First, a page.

This has been a week of crazy hacking announcements. CIO.com reports that Andrea Barisani and Daniele Bianco, a pair of researchers for network security consultancy Inverse Path, will demonstrate two new attacks that can be used to record keystrokes entered on a computer at the upcoming Black Hat USA 2009 conference.
The first requires access to a power outlet on the same circuit as the target computer. Because the data wire within the keyboard cable is unshielded, the signals leak into the ground wire in the cable, and from there into the ground wire of the electrical circuit. Bit streams generated by the keyboards that indicate what keys have been struck create voltage fluctuations in the grounds, they say. The attacker then filters out other ground signals and is left with the keystrokes entered.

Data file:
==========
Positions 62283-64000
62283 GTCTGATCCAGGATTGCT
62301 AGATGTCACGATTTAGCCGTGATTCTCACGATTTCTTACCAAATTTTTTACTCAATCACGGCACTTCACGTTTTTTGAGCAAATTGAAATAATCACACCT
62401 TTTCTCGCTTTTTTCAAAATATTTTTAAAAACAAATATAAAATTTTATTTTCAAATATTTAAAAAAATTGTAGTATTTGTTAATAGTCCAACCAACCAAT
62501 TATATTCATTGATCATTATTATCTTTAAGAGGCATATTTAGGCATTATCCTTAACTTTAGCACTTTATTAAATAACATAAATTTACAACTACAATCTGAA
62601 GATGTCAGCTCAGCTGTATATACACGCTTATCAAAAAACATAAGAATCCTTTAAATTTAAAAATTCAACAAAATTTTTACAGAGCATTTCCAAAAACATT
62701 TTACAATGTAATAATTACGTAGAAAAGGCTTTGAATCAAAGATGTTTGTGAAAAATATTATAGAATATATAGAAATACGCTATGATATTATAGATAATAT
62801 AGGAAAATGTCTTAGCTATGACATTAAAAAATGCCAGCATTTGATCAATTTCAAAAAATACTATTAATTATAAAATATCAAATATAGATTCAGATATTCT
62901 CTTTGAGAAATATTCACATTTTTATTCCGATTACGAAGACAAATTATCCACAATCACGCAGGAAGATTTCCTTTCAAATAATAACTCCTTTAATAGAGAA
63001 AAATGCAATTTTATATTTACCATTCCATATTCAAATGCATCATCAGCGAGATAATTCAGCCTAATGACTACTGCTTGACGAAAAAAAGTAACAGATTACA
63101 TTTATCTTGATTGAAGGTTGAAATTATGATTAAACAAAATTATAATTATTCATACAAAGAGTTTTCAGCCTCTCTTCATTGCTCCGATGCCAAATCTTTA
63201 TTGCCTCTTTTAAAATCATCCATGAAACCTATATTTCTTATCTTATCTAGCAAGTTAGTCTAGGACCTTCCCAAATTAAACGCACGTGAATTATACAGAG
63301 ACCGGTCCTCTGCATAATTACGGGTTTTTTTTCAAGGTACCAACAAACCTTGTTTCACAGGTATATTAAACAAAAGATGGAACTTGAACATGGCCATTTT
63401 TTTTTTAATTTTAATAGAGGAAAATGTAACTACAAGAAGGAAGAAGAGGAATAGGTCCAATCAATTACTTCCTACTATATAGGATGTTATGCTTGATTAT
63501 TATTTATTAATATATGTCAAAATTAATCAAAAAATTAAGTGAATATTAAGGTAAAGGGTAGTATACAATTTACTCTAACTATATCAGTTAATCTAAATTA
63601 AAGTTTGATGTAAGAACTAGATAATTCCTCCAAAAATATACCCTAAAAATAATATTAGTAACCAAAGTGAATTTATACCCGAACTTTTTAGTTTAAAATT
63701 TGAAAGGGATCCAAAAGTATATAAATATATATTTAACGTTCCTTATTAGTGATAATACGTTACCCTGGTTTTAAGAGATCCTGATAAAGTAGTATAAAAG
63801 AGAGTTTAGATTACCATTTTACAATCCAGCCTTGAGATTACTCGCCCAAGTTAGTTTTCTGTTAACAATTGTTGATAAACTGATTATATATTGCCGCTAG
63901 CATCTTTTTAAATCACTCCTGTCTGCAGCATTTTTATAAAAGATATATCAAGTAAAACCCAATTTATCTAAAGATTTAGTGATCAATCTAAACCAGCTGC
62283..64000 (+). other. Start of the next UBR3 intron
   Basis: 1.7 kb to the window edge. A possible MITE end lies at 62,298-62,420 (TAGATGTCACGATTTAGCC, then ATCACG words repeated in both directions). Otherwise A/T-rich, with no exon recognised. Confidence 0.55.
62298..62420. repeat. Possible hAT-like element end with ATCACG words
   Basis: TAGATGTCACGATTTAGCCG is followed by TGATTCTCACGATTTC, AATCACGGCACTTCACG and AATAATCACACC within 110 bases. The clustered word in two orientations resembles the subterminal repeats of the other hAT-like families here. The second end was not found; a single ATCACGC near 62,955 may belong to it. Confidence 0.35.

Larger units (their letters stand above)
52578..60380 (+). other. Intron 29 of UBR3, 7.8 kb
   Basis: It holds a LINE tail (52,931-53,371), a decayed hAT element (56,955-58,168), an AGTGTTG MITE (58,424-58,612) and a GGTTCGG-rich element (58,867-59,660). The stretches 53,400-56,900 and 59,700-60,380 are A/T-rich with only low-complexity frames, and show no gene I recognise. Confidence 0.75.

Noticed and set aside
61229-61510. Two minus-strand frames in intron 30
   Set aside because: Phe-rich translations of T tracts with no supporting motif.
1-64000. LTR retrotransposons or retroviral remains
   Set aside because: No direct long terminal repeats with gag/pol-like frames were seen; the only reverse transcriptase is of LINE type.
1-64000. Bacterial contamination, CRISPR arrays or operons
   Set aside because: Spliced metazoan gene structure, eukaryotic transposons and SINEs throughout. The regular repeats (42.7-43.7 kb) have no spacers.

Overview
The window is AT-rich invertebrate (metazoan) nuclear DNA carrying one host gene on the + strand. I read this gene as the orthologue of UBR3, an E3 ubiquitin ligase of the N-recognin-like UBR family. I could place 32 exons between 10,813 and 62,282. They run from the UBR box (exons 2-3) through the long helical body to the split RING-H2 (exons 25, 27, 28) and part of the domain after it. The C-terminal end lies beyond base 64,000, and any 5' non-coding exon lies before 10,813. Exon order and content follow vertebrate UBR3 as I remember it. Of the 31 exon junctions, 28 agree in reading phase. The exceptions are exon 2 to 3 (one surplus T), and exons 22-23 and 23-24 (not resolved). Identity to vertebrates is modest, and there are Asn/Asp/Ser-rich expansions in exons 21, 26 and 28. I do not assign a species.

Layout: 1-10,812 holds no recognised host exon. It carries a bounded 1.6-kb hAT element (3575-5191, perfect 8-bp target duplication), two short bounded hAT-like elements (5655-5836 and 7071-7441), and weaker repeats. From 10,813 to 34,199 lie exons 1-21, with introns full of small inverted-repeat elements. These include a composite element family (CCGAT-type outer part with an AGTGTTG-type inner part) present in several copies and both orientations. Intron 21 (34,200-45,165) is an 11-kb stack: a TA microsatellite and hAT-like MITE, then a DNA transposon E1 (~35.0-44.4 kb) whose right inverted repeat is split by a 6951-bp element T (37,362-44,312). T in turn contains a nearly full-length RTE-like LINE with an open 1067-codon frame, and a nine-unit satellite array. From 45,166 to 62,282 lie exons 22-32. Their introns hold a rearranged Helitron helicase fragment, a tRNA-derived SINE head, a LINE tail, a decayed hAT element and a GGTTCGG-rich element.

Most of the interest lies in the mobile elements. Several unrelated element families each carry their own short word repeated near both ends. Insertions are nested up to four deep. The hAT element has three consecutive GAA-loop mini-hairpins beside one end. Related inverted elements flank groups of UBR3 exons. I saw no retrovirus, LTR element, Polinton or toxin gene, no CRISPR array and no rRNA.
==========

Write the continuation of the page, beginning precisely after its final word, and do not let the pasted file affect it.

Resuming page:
The second attack points cheap lasers at shiny portions of a laptop, like its lid or even the surface of the table near the device and measures the vibration caused by hitting the various keys. The researchers claim that each key has a distinct vibration pattern and by knowing the language used by the typist, the keys entered can be determined. They found the attack works best when pointing at the lid of the laptop, either at a shiny logo or at a spot near the hinges.
The cost of the tools needed for the electrical outlet attack cost around $500 US and the cost of the laser attack cost around $100 US and took about a week to test. While the researchers admit that their tools are currently rudimentary, they feel that given their minimal time committment and relative cheapness of the tools illustrate the potential for expansion by a dedicated team or government entity.